107. Astyages the son of Cyaxares succeeded him in the kingdom. He had a daughter, to whom he gave the name of Mandane. He dreamt that she made so great a quantity of water, as not only filled his own city, but overflowed all Asia. And having communicated this dream to those of the Magi who interpret dreams, he was exceedingly alarmed when informed by them of every particular; and he afterwards ave this Mandane, when arrived at a marriageable age, to no one of the Medes who was worthy of her, through dread of the vision; but to a Persian, named Cambyses, whom he found descended of a good family, and of a peaceful disposition, deeming him far inferior to a Mede of moderate rank. 108. In the first year after Mandane was married to Cambyses, Astyages saw another vision: it appeared to him that a vine grew up from his daughter's womb, and that the vine covered all Asia. Having seen this and communicated it to the interpreters of dreams, he sent to Persia for his daughter, who was then near her time of delivery; and

upon rival he put her under a guard, resolving to destroy whatever should be born of her; for the Magian interpreters had signified to him from his vision, that the issue of his daughter would reign in his stead. Astyages therefore, guarding against this, as soon as Cyrus was born, sent for Harpagus, a kinsman of his, and the most faithful of all the Medes, and the manager of all his affairs, and said to him, " Harpagus, on no account fail to perform the business I now charge you

6 Several passages of our author seem to prove that Herodotus wrote other histories than those which have come down to us. In the 184th chapter of this book he speaks of his Assyrian history; in the 161st of the 2nd of the Libyan.

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with ; nor expose me to danger by deceiving me; nor, by preferring another, draw ruin upon thy own head. Take the child that Mandane has given birth to, carry him to your own house and kill him, and afterwards bury him in whatever way you think fit.”

Harpagus answered, “O king, you have never yet observed any ingratitude in me, and I shall take care never to offend you for the future. If therefore it is your pleasure that this thing should be done, it is fitting that Í readily obey you.” 109. Harpagus, having given this answer, when the child had been put into his hands, adorned as if for death, returned home weeping ; and upon his arrival he told his wife all that Astyages had said. She asked him, 6 What then do you purpose to do ?” He answered, “ Not as Astyages has commanded; though he should be yet more outrageous and mad than he is, I will not comply with his wishes, nor will I submit to him by performing such a murder : and for many reasons I will not murder the child; both because he is my own relation, and because Astyages is old, and has no male offspring ; besides, if, after his death, the sovereignty should devolve on this daughter, whose son he would now murder by my means, what else remains for me but the greatest danger ? It is necessary, however, for my safety that the child should die, but as necessary that one of Astyages' people should be the executioner, and not one of mine." 110. Thus he spoke, and immediately sent a messenger for one of Astyages' herdsmen, who he knew grazed his cattle on pastures most convenient for the purpose, and on mountains abounding with wild beasts. His name was Mitradates, and he had married his fellow-servant. The name of the woman to whom he was married, in the language of Greece was Cyno, and in that of the Medes Spaco, for the Medes call a bitch Spaca. The foot of the mountains at which this herdsman grazed his cattle, lies to the north of Ecbatana, towards the Euxine Sea. For the Medic territory on this side towards the Saspires, is very mountainous, lofty, and covered with forests ; whereas all the rest of Media is level. When therefore the herdsman, being summoned in great haste, arrived, Harpagus addressed him as follows: Astyages bids thee take this infant, and expose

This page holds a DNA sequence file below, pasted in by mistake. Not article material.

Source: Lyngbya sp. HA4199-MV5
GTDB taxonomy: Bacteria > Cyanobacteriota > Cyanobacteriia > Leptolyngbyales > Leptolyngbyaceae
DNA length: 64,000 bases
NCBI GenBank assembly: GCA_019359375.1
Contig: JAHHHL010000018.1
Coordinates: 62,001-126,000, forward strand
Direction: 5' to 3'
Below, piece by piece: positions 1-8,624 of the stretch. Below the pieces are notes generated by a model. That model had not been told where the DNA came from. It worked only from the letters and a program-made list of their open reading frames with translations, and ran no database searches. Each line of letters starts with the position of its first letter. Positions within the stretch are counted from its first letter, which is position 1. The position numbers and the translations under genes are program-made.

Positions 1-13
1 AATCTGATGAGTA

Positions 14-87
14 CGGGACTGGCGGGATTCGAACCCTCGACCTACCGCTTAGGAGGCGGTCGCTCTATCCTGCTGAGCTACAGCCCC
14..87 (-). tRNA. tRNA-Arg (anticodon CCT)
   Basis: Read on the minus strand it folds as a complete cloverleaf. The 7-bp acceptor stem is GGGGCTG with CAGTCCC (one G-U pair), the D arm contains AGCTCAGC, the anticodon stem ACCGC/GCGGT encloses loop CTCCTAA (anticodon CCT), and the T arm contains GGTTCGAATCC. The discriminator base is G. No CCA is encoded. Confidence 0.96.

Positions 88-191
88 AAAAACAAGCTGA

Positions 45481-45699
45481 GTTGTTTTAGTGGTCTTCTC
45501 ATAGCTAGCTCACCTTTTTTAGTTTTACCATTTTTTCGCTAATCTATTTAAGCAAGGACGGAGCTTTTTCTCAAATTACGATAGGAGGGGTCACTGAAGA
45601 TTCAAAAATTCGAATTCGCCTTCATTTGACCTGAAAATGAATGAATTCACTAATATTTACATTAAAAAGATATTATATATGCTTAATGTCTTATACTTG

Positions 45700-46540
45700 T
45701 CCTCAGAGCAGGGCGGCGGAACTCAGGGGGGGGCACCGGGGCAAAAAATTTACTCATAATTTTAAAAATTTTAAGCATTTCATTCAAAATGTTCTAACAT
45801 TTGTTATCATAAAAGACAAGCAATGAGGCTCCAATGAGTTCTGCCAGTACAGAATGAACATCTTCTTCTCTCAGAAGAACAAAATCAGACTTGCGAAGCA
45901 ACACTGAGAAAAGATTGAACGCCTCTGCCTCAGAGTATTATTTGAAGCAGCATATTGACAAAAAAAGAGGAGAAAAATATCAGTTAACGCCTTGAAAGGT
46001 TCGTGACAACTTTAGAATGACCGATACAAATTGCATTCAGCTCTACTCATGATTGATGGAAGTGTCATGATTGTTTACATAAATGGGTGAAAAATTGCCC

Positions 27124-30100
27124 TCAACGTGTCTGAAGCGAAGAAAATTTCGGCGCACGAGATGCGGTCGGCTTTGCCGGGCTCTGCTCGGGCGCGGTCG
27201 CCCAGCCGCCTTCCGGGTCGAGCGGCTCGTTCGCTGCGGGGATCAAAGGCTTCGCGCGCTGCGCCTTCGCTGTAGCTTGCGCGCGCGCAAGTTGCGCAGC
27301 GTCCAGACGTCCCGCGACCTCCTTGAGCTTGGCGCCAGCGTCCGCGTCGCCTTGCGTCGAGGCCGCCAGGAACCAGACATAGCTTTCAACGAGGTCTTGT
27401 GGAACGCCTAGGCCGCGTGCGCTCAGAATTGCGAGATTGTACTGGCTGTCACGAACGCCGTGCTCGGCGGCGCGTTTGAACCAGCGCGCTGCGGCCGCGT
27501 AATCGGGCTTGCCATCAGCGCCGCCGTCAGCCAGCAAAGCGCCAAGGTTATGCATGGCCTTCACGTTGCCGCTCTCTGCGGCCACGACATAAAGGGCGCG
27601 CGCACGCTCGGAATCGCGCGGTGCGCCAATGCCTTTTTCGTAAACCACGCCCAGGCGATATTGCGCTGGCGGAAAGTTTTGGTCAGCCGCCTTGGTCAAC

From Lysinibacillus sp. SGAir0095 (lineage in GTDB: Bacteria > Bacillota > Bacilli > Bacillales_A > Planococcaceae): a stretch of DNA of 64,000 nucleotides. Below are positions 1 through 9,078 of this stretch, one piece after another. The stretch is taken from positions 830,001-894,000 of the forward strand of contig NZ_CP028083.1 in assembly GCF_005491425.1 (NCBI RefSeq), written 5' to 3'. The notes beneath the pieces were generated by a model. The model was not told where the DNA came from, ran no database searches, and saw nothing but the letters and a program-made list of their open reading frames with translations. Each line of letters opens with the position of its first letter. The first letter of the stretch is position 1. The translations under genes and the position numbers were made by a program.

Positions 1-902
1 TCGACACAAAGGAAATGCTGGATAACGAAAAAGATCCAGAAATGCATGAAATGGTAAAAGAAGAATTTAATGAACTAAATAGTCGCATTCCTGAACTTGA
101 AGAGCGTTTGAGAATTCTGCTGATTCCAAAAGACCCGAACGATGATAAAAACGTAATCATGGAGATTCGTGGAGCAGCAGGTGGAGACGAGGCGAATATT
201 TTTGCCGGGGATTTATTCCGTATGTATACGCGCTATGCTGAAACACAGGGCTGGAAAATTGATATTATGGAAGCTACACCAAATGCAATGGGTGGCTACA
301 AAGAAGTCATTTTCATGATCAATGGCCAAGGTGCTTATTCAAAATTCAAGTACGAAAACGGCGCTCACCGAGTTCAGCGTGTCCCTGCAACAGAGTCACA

m on the bleakest part of the mountains, that he may speedily perish ; and has charged me to add, that if thou by any means shouldst save the child, thou shalt die by the

most cruel death; and I am appointed to see the child exposed.” 111. The herdsman, having heard these words, took the infant, returned back by the same way, and reached his cottage. It so happened that his own wife, whose confinement had been daily expected, was brought to bed whilst he was absent in the city. And each had been in a state of anxiety for the other; he being alarmed about his wife's delivery; and the woman, because Harpagus, who had not been accustomed to do so, had sent for her husband. When he returned and came up to her, she seeing him thus unexpectedly, first asked him why Harpagus had sent for him in such haste. “Wife,” said he, “when I reached the city, I saw and heard what I wish I had never seen, nor had ever befallen our masters. The whole house of Harpagus was filled with lamentations ; I, greatly alarmed, went in, and as soon as I entered, I saw an infant lying before me, panting and crying, dressed in gold and a robe of various colours. When Harpagus saw me, he ordered me to take up the child directly, and carry him away, and expose him in the part of the mountain most frequented by wild beasts; telling me at the same time, that it was Astyages who imposed this task on me, and threatening the severest punishment if I should fail to do it. I took up the infant and carried him away, supposing him to belong to one of the servants; for I had then no suspicion whence he came; though I was astonished at seeing him dressed in gold and fine apparel ; and also at the sorrow which evidently prevailed in the house of Harpagus. But soon after, on my way home, I learnt the whole truth, from a servant who accompanied me out of the city, and delivered the child into my hands; that he was born of Mandane, Astyages' daughter, and of Cambyses son of Cyrus, and that Astyages had commanded him to be put to death."

112. As the herdsman uttered these last words, he uncovered the child, and showed it to his wife; she seeing that the child was large and of a beautiful form, embraced the knees of her husband, and with tears besought him by no means to expose it. He said that it was impossible to do otherwise ; for that spies would come from Harpagus to see the thing done, and he must himself die the most cruel death if he should fail to do it. The woman, finding she could not persuade her husband, again addressed him as follows: “ Since,